LSTime management is definitely the hardest part of being a writer. Being a writer is like having three separate jobs. You have to write the book (job 1), edit the book (job 2), and then you have to market the book (job 3). I don’t know that there is a perfect formula for handling this. Writing is always my top priority so I set word count goals for myself every day and once I meet those, I will work on the other two jobs as needed.

PJ: What is the single most exciting thing that’s happened to you as a writer?

LS: It is pretty hard to choose only one thing. I think being named as one of Apple iBooks Breakout Authors in the UK was pretty exciting.

PJ: What is the single most disappointing thing that happened to you as a writer?

LS: I honestly can’t think of anything. There are always disappointments in life and careers, but I never let them get me down or stay with me. When I have a setback, I push forward to better the next time.

PJ: What’s the most memorable thing (good or bad) that’s happened to you while promoting your work?

LS: I went to a writing conference in Florida. A fan of mine who lived in Minnesota wasn’t able to come, but her parents were vacationing there so they came by to meet me and get pictures for their daughter. I thought that was pretty great.

PJ: With more books being released each month now than ever before, what do you believe sets your work apart from the others?

LS: I think it is the same things that set books apart before. You need an eye-catching cover and a great jacket copy.

PJ: What would you like to share with writers who haven’t reached the point of publication yet?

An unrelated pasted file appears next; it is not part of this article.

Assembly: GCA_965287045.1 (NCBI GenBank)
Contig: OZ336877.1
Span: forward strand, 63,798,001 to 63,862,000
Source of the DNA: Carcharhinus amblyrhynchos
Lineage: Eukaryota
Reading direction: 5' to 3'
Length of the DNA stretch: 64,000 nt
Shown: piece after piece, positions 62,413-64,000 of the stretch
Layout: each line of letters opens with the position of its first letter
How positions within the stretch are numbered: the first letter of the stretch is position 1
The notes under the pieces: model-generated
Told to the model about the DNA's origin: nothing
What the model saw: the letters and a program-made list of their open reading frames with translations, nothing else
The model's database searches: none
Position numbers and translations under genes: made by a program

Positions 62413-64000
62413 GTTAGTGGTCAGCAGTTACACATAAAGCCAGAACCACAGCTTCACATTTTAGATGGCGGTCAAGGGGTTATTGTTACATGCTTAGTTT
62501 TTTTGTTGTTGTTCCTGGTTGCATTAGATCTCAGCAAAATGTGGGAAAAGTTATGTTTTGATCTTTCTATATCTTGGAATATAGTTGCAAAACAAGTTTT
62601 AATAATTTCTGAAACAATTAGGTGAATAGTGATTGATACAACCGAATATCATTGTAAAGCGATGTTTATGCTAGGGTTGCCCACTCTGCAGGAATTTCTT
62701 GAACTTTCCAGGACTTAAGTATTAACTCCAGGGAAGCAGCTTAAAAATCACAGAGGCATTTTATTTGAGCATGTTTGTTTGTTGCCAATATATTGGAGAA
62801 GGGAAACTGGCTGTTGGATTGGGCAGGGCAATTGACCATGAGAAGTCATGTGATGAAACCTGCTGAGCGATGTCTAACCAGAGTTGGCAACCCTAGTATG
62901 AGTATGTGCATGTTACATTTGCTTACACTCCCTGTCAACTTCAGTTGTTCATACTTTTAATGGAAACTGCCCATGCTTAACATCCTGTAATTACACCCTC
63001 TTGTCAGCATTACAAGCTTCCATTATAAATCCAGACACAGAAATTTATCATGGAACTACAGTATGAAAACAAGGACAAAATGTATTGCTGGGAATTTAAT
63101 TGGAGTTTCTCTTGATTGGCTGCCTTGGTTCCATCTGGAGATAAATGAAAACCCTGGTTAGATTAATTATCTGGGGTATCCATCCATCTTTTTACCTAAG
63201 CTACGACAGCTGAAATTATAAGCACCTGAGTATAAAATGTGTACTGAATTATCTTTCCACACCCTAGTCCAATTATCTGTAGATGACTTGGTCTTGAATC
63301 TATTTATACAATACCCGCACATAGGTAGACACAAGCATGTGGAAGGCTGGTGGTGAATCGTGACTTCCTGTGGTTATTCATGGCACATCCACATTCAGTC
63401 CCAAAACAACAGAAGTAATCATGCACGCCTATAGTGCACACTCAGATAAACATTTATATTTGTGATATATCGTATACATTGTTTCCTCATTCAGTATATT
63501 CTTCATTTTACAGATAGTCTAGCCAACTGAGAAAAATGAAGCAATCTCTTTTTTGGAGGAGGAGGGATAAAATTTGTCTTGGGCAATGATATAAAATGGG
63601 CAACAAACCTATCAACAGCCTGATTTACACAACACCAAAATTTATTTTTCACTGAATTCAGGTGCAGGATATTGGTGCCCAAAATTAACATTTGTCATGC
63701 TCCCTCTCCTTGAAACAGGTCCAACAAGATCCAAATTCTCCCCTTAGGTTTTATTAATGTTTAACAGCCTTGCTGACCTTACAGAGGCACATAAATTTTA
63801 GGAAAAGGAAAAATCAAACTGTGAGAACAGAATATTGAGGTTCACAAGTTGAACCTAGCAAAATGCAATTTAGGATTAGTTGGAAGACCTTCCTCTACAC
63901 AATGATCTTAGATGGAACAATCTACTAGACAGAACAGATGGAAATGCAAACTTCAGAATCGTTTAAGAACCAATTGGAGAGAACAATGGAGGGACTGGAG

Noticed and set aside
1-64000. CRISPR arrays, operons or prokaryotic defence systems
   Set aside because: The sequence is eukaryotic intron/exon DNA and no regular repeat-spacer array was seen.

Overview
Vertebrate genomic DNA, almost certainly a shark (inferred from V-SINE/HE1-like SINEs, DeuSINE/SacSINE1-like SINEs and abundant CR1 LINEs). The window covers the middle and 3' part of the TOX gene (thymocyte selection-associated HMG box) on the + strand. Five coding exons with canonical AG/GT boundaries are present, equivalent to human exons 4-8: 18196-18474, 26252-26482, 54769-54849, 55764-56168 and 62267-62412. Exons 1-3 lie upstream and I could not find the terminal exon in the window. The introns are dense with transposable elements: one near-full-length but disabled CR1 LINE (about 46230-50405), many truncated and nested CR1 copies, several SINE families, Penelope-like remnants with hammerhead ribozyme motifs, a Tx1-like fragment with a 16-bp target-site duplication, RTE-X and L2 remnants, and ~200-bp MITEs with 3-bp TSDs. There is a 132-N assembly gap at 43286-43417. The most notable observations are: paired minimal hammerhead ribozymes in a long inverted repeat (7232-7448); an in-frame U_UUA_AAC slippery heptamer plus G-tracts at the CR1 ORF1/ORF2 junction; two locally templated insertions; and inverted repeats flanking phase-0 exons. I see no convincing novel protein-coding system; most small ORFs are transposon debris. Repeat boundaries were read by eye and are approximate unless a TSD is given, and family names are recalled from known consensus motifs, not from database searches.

LS: Don’t get discouraged and keep trying. The market is evolving and always changing. If you can’t find a publisher that works for you, then there is always self-publishing. If you want it bad enough, you can take control of your career and make it happen.

PJ: What area of book promotion is the most challenging to you?

LS: It is pretty easy for an area of promotion to become over-saturated. So I think the most challenging part of promotion is constantly finding new avenues to meet and engage readers.

Give us a list of your published titles in chronological or series order:

Dark Corner (The Ella Reynolds Series)- 2011

Liz - Easybakecoven (2)Secrets (The Guardian Trilogy Book 1)- 2011

Choices (The Guardian Trilogy Book 2)- 2012

Consequences (The Guardian Trilogy Book 3)- 2012theninthfloor2 (1)

Dark Passing (The Ella Reynolds Series)- 2012

Easy Bake Coven (Book 1)- 2013

Hungry, Hungry, Hoodoo (Book 2)- 2013

The Ninth Floor– 2013

PJ: Share with us an elevator pitch (no more than 30 seconds) of your latest title:

The ninth floor of St. Michael’s Hospital was shut off to the public, staff, and administrators in 1984. The doors were welded and chained shut, the stop was removed from the elevators, and the no one talked about what happened there—ever.

Ryan Sterling knew her life was going to change forever the day she found out her aunt needed a transplant, and she agreed to return to a home she never wanted to see again. Spending the vast majority of her time in St. Michael’s hospital, she soon notices peculiarities: her aunt’s roommate rants about evil, the nurses whisper about hauntings, and no one will tell her why the ninth floor is locked. Ryan thinks all the rumors are ridiculous until two nurses die right after she speaks with them about the floor in question.

Ryan never wanted to go home again, now she may never leave.

Where can we buy it?

Amazon, iBooks, Barnes and Noble, Smashwords, Kobo, and Sony.